Is former NBA superstar Charles Barkley emerging as the voice of reason in the popular culture when it comes to post-election analysis?

Here are his remarks on TNT’s Inside the NBA and although he says he didn’t vote for Donald Trump, he thinks America needs to “give him a chance.” USA Today has the video here.

“Well, Ernie. It’s been kind of shell-shock, to be honest with you, the last 48 hours with Mr. Trump becoming the president. I was in shock, I’m not gonna lie. I was totally surprised at the election results. That being said, we’ve got to move on. I was disappointed because my candidate didn’t win, number one. But like I said, it’s over now. He’s going to be the president of the United States. We’ve got to respect the office, and we have to give him a chance. That’s the bottom line.

“Somebody always loses an election. We’ve been fortunate that we’ve won the last couple with President Obama. We didn’t win this one. But like I said, I respect the office of the president of the United States, and we have to give him a chance. Everything he’s said in the past, that’s water under the bridge. We have to give him a chance, and we have to support him because he’s the president of the United States of America.”

You have to hand it to the “Round Mound of Rebound” as this short statement represents something that most other Clinton supporters haven’t quite been able to bring themselves to accept. Whether it’s Miley Cyrus or America Ferrera sobbing on their Instagram accounts, or even worse, Madonna and Mark Ruffalo actually joining the protesters rioters in New York City Thursday night, representatives of America’s popular culture have shown themselves to be less that magnanimous in their reaction to the results of this week’s quadrennial exercise in Democratic Republicanism.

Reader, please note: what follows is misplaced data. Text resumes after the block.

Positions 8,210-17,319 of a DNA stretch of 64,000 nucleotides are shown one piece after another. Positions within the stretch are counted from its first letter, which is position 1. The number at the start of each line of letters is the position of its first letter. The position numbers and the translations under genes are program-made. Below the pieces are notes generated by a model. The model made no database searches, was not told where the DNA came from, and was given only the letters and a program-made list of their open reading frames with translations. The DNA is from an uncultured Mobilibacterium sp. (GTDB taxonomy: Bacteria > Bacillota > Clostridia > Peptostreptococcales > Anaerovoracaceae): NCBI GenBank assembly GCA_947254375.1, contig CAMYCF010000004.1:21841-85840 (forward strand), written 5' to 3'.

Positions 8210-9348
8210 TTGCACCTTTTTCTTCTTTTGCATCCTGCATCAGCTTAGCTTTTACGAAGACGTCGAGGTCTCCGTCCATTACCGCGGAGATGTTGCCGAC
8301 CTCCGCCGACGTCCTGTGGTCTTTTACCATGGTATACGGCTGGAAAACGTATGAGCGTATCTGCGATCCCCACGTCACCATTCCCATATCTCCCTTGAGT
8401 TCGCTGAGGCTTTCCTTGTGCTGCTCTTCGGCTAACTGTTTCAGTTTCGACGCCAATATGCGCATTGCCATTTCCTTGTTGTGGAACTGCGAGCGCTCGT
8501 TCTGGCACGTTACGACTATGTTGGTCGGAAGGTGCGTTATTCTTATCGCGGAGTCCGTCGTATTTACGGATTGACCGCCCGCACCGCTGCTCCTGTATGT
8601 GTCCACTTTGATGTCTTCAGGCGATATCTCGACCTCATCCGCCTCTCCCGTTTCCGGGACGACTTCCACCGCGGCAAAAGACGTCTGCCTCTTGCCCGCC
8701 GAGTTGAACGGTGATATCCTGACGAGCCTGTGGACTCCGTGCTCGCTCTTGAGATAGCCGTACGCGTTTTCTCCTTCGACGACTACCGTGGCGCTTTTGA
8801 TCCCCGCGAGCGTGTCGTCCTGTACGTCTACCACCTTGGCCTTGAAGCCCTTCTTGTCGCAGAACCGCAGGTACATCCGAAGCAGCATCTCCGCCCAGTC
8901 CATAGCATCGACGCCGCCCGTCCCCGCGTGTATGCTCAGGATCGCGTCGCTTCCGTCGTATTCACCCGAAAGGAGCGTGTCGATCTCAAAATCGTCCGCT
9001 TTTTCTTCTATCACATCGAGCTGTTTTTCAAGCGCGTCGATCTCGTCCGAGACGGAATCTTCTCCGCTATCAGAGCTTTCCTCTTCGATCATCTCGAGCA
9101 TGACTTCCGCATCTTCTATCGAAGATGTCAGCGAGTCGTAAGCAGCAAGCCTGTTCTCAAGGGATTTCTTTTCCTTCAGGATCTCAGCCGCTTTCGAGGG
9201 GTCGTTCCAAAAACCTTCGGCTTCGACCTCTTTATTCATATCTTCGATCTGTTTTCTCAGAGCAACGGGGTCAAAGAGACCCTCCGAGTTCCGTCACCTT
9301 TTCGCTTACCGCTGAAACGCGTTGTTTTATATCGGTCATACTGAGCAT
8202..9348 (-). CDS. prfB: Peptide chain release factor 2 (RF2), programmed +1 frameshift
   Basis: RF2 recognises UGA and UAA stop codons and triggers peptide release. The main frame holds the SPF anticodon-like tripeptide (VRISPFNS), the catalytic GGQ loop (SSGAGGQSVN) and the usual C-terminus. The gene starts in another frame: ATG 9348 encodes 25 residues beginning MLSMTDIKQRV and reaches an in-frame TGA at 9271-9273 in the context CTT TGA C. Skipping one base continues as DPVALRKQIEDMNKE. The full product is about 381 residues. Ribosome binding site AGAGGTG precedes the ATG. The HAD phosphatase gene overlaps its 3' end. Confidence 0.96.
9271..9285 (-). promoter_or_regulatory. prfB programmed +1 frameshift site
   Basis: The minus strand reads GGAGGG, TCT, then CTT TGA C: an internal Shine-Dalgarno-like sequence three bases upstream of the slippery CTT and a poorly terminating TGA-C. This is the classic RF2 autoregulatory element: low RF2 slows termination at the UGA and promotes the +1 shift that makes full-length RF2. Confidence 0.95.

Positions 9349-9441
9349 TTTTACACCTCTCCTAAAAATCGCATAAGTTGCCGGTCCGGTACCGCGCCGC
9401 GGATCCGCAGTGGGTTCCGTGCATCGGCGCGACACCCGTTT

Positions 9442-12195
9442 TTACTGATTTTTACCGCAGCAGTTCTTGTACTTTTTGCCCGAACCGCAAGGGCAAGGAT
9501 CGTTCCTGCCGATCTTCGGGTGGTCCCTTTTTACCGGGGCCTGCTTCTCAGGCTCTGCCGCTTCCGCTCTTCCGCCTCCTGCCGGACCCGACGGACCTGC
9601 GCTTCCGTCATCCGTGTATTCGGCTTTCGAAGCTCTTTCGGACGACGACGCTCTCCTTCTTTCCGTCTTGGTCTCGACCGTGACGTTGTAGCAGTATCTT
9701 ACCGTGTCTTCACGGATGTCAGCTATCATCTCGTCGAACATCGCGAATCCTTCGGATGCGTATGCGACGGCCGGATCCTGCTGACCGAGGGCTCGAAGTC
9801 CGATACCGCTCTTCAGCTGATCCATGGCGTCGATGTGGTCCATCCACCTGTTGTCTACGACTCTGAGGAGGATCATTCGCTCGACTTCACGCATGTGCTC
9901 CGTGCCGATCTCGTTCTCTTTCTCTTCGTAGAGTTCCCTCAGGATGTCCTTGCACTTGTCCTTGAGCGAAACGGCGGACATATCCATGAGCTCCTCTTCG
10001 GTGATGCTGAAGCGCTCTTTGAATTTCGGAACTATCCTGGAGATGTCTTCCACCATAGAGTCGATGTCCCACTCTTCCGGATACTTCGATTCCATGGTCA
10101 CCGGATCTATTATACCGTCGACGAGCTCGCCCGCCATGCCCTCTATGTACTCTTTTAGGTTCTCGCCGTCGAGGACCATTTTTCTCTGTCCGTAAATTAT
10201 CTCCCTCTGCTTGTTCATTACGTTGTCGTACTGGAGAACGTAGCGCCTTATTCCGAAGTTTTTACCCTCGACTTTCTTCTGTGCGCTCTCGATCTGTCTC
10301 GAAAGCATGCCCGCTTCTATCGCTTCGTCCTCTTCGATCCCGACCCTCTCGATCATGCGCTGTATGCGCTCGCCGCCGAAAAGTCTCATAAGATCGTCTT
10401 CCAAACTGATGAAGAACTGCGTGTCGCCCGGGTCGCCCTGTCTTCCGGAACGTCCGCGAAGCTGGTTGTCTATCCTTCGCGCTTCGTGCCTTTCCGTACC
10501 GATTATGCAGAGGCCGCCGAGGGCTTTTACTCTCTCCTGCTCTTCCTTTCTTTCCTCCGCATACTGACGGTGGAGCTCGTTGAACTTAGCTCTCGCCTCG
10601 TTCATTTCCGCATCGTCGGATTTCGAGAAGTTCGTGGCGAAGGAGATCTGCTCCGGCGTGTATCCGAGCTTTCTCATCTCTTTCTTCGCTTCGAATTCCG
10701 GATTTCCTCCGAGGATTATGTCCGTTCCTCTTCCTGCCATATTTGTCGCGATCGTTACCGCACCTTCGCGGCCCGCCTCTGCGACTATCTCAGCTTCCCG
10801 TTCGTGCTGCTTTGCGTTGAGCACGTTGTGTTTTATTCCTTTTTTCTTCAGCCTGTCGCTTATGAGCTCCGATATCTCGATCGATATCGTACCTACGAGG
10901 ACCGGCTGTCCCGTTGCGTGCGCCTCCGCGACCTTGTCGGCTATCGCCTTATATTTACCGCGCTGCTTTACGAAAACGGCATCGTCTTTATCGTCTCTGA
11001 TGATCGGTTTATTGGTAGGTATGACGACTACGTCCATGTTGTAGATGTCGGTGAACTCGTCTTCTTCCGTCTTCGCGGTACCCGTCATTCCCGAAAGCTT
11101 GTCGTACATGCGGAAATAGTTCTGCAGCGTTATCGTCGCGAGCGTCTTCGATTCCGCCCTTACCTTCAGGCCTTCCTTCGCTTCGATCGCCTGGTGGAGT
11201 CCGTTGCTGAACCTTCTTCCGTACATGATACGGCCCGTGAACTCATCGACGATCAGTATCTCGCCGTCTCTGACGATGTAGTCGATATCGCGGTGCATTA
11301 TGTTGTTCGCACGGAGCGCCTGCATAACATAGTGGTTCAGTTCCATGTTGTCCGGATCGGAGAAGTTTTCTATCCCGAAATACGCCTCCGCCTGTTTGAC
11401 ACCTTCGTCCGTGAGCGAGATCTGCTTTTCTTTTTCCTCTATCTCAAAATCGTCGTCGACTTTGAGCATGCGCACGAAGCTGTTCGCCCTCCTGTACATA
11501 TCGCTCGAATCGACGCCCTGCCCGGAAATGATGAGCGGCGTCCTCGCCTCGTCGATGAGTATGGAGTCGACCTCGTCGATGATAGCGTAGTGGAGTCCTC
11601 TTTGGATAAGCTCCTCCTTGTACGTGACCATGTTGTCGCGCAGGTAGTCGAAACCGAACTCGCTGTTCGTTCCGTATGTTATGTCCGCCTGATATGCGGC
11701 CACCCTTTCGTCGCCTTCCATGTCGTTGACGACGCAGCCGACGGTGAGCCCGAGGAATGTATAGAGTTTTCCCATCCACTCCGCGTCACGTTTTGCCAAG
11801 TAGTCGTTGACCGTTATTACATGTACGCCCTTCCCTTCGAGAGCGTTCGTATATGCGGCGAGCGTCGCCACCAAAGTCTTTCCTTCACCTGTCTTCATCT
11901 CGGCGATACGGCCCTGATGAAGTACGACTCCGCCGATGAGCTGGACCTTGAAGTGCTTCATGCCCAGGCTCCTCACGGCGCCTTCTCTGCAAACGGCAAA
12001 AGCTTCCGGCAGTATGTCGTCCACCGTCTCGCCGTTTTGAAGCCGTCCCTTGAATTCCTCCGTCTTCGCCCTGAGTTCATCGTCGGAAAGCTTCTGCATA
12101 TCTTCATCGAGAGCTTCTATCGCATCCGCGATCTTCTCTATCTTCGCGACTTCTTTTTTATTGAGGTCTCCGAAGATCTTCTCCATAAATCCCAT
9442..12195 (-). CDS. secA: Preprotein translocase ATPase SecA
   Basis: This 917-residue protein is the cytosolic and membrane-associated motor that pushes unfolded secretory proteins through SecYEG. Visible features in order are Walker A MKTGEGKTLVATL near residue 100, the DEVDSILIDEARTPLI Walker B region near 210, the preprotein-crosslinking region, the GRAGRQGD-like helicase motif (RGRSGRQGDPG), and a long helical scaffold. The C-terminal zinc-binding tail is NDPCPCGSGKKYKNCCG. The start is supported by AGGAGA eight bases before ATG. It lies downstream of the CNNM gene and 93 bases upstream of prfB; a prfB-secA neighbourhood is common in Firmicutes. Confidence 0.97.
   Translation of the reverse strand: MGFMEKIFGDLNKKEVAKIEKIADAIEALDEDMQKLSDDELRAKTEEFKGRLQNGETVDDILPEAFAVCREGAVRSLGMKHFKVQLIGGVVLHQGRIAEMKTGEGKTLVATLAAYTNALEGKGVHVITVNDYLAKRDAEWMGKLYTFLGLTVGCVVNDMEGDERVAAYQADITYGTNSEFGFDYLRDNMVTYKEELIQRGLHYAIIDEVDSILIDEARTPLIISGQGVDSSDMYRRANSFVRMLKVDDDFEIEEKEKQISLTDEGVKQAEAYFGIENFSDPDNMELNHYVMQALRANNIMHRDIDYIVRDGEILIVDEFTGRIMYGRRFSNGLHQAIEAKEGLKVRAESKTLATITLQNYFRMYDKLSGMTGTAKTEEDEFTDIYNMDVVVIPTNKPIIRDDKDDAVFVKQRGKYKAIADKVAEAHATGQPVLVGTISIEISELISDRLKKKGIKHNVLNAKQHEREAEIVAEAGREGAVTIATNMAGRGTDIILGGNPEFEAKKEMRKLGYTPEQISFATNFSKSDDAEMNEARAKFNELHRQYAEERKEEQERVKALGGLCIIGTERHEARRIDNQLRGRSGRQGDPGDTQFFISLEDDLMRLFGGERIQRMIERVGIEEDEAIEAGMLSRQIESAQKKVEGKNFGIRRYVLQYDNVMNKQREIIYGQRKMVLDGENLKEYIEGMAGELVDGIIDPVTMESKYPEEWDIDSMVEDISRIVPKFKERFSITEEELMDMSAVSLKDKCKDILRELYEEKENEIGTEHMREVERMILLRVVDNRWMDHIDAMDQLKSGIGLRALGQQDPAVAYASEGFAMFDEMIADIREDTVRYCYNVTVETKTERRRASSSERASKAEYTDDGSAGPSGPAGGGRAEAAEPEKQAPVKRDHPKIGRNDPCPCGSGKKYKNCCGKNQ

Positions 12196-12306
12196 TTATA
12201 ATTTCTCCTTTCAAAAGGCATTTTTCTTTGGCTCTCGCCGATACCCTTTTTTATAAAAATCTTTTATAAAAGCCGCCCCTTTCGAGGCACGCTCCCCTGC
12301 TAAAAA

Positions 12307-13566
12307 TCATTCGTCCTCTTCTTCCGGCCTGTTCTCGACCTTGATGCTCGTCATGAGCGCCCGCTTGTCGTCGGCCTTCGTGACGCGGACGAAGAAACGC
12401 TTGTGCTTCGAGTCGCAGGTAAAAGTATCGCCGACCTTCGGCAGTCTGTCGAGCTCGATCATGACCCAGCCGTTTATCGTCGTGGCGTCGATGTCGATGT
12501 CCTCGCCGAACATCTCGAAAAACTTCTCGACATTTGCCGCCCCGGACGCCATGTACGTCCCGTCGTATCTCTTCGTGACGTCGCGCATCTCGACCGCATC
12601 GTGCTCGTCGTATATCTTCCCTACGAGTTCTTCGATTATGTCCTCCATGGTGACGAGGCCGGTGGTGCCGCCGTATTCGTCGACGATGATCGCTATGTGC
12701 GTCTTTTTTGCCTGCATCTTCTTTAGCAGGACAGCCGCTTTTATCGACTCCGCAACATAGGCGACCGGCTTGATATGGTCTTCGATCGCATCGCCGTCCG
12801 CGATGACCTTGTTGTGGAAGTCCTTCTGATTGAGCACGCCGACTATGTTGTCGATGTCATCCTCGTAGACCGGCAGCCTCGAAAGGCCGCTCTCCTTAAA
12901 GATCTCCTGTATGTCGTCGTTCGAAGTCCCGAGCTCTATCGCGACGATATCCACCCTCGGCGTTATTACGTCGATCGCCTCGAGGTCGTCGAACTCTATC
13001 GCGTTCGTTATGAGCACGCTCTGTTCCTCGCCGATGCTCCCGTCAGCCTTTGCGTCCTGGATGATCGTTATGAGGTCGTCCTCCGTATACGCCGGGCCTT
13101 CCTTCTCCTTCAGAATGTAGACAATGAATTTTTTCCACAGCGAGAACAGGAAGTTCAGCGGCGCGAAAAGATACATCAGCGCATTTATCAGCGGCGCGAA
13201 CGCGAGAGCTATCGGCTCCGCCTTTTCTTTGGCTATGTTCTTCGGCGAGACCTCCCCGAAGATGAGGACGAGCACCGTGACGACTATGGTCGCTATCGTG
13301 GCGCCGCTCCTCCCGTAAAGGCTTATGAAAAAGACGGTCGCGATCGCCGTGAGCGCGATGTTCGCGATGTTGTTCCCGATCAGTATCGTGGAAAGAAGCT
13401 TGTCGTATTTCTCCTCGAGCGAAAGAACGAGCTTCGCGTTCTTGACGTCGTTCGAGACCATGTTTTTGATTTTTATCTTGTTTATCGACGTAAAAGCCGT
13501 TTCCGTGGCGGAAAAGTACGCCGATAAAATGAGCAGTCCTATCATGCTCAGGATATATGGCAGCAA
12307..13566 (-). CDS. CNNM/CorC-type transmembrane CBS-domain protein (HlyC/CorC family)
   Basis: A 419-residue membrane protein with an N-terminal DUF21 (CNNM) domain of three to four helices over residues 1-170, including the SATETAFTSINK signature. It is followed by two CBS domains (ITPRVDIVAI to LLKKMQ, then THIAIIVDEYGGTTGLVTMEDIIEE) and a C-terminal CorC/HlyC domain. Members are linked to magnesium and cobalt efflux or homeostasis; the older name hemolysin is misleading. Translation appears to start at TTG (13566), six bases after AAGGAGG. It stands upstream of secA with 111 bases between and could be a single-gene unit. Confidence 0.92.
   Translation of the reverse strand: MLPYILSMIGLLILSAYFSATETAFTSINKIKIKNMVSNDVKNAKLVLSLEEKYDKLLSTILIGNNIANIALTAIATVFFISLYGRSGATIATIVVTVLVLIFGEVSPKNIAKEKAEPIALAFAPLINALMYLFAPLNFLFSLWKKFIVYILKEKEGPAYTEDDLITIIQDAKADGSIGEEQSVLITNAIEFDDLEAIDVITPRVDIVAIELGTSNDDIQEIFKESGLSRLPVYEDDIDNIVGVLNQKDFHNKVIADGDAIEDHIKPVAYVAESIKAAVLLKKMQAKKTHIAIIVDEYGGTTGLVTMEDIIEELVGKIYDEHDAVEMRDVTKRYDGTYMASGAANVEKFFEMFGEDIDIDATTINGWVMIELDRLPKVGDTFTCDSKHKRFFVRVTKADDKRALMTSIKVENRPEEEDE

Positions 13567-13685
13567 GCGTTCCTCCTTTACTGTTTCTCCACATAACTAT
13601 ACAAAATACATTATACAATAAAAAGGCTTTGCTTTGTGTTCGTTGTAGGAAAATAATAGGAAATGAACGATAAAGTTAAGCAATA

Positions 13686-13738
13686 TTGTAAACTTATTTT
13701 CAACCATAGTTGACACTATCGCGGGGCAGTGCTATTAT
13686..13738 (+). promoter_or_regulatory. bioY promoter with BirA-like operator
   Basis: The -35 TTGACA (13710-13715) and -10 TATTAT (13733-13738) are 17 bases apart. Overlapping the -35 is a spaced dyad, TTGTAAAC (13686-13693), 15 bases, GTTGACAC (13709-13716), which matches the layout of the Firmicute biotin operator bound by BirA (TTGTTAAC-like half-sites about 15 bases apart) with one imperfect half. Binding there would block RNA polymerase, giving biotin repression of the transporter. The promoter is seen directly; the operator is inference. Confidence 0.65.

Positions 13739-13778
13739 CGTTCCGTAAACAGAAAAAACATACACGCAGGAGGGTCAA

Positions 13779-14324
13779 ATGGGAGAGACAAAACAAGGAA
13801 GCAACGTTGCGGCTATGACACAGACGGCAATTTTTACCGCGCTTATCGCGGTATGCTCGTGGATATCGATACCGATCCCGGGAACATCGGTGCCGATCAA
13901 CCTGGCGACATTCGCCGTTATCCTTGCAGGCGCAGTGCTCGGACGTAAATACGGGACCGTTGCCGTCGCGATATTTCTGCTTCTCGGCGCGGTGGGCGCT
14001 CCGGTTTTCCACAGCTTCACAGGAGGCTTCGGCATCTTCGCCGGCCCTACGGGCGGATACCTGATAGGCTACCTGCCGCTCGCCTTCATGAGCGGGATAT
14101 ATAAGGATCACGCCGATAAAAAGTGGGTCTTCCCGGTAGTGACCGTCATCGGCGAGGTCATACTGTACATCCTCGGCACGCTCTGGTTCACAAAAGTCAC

Maybe Barkley is in a better place to accept a loss because, despite his great talent, he was denied the NA championship during his storied career. In other words, he understands what it means to lose. It takes more character to accept a loss than it does to celebrate a win. Winning is easy.

But, in this era of “participation trophies” awarded to every young child playing Little League or soccer over the past two decades, America has raised a generation of young people who have no idea how to accept a loss. They should look to Barkley as a role model. Ironic, isn’t it?